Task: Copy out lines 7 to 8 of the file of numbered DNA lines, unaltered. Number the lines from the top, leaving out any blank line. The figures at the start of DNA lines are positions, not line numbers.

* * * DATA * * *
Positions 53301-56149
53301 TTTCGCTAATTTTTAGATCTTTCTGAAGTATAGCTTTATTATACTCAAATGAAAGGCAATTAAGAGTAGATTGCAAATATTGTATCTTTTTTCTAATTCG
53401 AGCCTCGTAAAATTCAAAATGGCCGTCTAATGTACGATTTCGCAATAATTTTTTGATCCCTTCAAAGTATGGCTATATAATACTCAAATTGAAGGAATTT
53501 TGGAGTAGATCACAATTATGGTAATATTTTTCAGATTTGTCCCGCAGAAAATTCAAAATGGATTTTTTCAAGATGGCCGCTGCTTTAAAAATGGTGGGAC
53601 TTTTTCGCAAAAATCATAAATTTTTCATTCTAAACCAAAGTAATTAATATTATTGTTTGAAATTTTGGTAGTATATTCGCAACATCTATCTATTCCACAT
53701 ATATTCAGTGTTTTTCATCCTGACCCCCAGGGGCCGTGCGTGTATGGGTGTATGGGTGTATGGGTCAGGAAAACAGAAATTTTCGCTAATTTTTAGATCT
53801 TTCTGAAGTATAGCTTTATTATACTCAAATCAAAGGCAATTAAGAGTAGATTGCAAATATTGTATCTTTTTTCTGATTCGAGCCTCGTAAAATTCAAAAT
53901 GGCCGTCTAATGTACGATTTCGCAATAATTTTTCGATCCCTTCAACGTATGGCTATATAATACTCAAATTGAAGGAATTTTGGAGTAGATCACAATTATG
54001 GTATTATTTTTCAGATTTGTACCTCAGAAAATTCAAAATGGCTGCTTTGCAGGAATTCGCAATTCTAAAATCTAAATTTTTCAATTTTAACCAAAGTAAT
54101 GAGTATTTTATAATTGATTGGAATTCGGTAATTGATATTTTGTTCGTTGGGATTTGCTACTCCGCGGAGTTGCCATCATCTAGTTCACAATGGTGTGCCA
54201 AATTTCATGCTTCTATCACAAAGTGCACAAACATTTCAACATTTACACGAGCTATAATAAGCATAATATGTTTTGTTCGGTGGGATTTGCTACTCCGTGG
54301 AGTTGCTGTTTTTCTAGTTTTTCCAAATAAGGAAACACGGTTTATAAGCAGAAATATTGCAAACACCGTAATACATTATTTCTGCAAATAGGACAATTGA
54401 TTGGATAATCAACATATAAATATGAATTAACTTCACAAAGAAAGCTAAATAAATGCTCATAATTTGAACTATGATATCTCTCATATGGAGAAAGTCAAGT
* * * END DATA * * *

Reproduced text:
53801 TTCTGAAGTATAGCTTTATTATACTCAAATCAAAGGCAATTAAGAGTAGATTGCAAATATTGTATCTTTTTTCTGATTCGAGCCTCGTAAAATTCAAAAT
53901 GGCCGTCTAATGTACGATTTCGCAATAATTTTTCGATCCCTTCAACGTATGGCTATATAATACTCAAATTGAAGGAATTTTGGAGTAGATCACAATTATG